I’m looking at different savings options for children. How do pensions for children work and are they a good way to save for their future?
When saving for children, people tend to think about putting money away in instant access accounts or ISAs, but did you know you can also save into a pension for a child? Although their retirement is in the distant future, by saving money for it now, this could mean that they do not need to save so much personally for their later life. The younger generation face a great deal of financial pressure as they get older, so giving their pension a boost now could be extremely helpful.
A pension can be opened on behalf of a child from the day they are born until they reach the age of 18. The pension must be taken out by a parent or guardian, but anyone else can contribute to it. The parent or guardian who took out the pension is responsible for its ongoing management and can make any necessary investment decisions until the child’s 18th birthday.
At this time, control of the pension will automatically be passed to the child. They can then decide if they want to start making personal contributions into it and can make decisions themselves around what funds they want the pot to be invested in.
Children’s pensions benefit from generous tax relief so there is a limit on how much you can pay into them each year. Currently, this limit is set at 100% of the child’s earnings (if applicable) or £3,600 – whichever is the lower amount. The contribution counts towards the child’s annual allowance. Contributions paid on behalf of the child are paid net of basic rate tax, so if the child is non-earner, which is usually the case, the maximum amount payable would be £2,880. With the addition of 20% tax relief from the Government this would make a total contribution of £3,600.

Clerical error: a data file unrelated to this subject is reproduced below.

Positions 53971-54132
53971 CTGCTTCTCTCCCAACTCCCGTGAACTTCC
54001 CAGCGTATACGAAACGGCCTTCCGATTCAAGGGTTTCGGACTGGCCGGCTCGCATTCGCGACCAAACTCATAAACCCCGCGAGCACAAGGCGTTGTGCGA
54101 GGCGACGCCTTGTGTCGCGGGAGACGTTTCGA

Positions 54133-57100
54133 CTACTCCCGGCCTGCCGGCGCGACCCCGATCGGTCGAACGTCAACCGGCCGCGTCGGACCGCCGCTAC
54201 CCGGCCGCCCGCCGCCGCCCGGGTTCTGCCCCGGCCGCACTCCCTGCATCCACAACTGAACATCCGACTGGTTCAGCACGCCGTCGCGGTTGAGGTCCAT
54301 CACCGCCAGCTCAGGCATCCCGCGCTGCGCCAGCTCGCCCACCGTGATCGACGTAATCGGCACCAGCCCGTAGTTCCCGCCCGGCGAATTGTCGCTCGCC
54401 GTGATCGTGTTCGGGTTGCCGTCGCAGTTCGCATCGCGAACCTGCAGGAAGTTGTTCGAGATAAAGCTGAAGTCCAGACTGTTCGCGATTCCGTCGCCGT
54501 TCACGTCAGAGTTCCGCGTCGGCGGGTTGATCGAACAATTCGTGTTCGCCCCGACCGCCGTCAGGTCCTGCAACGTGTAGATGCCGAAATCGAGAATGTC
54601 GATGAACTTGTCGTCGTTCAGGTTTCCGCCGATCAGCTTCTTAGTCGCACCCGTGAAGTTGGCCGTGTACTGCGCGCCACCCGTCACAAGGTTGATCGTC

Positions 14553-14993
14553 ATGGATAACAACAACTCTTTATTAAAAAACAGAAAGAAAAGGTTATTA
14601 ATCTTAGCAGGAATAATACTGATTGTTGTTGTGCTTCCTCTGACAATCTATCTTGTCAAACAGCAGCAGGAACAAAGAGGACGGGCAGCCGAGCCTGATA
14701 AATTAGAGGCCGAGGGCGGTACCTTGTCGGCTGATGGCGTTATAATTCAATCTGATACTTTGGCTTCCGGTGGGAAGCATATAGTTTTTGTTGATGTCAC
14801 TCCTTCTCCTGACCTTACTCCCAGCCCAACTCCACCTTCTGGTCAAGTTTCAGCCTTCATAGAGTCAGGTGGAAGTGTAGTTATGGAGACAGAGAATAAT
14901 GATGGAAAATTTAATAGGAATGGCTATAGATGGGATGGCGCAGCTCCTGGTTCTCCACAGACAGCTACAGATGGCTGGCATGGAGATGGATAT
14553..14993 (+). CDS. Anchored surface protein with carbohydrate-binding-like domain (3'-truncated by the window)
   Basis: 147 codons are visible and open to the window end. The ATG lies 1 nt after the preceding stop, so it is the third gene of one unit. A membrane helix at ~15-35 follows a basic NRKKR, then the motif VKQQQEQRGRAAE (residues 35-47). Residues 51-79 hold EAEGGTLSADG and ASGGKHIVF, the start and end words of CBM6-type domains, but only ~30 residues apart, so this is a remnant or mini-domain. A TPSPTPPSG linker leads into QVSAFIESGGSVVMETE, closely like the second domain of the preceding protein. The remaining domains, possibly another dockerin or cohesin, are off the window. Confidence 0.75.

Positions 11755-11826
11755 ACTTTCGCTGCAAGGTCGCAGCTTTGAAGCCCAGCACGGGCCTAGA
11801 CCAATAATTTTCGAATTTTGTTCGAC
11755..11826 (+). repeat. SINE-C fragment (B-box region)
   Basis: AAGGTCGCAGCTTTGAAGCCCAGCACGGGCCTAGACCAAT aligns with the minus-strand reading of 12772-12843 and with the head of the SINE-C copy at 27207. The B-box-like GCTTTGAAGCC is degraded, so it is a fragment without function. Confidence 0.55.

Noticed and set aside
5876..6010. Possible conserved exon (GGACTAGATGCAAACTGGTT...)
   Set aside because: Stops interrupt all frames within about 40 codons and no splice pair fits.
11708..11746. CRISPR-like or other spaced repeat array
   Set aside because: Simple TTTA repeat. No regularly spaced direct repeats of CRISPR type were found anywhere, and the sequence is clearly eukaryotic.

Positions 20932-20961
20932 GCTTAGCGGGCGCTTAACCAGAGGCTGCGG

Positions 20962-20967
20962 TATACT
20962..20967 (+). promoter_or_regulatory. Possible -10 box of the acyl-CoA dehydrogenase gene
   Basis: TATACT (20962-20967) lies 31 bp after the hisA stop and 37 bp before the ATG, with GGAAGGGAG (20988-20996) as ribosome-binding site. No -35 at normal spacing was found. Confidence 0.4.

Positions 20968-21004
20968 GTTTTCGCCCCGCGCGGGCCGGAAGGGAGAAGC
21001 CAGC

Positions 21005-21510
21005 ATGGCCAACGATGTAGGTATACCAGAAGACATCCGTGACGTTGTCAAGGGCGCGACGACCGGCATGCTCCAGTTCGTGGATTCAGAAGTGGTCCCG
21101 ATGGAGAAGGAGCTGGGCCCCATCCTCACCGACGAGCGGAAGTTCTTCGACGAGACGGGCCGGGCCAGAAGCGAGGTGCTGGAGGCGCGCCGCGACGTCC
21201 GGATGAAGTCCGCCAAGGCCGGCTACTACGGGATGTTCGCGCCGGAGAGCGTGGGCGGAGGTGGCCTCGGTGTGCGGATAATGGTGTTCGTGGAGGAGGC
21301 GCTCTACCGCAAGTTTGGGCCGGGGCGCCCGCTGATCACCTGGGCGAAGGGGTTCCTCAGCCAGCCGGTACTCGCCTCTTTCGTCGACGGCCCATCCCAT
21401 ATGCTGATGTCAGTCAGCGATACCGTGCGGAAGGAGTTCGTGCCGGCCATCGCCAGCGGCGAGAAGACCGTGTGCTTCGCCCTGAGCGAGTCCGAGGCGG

Please remember prevailing tax rates and reliefs depend on your individual circumstances and are subject to change.
As with all other private pensions, the money from a child’s pension cannot be accessed until they are 55 years old. This minimum age is increasing to 57 in 2028, and it could rise again in the future. It’s important to bear this in mind when thinking about how you want your money to help the child in the future. If you want them to have access to the money when they are 18, you may want to consider putting it into a Junior ISA or a trust.
If you contribute the full amount of £2,880 into a child’s pension every year from when they are born until they turn 18, this could potentially give then a pension pot valued at more than £750,000 by the time they reach 57*.
Such a substantial sum could set them on the path to a long and very enjoyable retirement without having to make large pension contributions themselves. But you should always bear in mind that this sum wouldn’t be guaranteed. There is a risk with all investing, the value can go up and down and you may get back less than your original investment.
In addition to providing a healthy start to their retirement, contributing to a pension for a child could provide them with tax benefits in the future.